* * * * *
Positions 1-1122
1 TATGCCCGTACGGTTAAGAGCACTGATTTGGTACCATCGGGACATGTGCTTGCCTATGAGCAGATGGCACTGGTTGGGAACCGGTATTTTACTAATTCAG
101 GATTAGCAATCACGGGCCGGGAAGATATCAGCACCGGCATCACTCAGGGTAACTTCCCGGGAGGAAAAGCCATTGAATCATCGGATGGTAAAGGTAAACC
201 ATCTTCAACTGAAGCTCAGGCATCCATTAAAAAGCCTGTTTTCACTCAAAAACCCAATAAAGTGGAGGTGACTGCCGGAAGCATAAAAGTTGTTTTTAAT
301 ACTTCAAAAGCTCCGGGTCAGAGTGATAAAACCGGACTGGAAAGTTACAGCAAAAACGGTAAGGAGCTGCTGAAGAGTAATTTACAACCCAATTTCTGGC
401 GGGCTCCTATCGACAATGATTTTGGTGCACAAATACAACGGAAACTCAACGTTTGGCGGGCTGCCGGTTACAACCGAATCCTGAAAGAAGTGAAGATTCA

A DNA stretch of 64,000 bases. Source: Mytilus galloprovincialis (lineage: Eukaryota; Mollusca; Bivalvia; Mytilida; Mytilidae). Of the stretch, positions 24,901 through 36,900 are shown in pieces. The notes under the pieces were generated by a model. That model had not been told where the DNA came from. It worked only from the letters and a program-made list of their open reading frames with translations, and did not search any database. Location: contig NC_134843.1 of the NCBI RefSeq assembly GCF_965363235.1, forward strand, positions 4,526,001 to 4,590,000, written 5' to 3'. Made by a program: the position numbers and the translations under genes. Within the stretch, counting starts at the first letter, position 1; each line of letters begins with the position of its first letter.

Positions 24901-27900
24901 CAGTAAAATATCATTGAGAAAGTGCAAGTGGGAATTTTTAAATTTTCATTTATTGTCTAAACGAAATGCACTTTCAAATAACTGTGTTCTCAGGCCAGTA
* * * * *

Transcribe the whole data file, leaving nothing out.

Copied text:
Positions 1-1122
1 TATGCCCGTACGGTTAAGAGCACTGATTTGGTACCATCGGGACATGTGCTTGCCTATGAGCAGATGGCACTGGTTGGGAACCGGTATTTTACTAATTCAG
101 GATTAGCAATCACGGGCCGGGAAGATATCAGCACCGGCATCACTCAGGGTAACTTCCCGGGAGGAAAAGCCATTGAATCATCGGATGGTAAAGGTAAACC
201 ATCTTCAACTGAAGCTCAGGCATCCATTAAAAAGCCTGTTTTCACTCAAAAACCCAATAAAGTGGAGGTGACTGCCGGAAGCATAAAAGTTGTTTTTAAT
301 ACTTCAAAAGCTCCGGGTCAGAGTGATAAAACCGGACTGGAAAGTTACAGCAAAAACGGTAAGGAGCTGCTGAAGAGTAATTTACAACCCAATTTCTGGC
401 GGGCTCCTATCGACAATGATTTTGGTGCACAAATACAACGGAAACTCAACGTTTGGCGGGCTGCCGGTTACAACCGAATCCTGAAAGAAGTGAAGATTCA

A DNA stretch of 64,000 bases. Source: Mytilus galloprovincialis (lineage: Eukaryota; Mollusca; Bivalvia; Mytilida; Mytilidae). Of the stretch, positions 24,901 through 36,900 are shown in pieces. The notes under the pieces were generated by a model. That model had not been told where the DNA came from. It worked only from the letters and a program-made list of their open reading frames with translations, and did not search any database. Location: contig NC_134843.1 of the NCBI RefSeq assembly GCF_965363235.1, forward strand, positions 4,526,001 to 4,590,000, written 5' to 3'. Made by a program: the position numbers and the translations under genes. Within the stretch, counting starts at the first letter, position 1; each line of letters begins with the position of its first letter.

Positions 24901-27900
24901 CAGTAAAATATCATTGAGAAAGTGCAAGTGGGAATTTTTAAATTTTCATTTATTGTCTAAACGAAATGCACTTTCAAATAACTGTGTTCTCAGGCCAGTA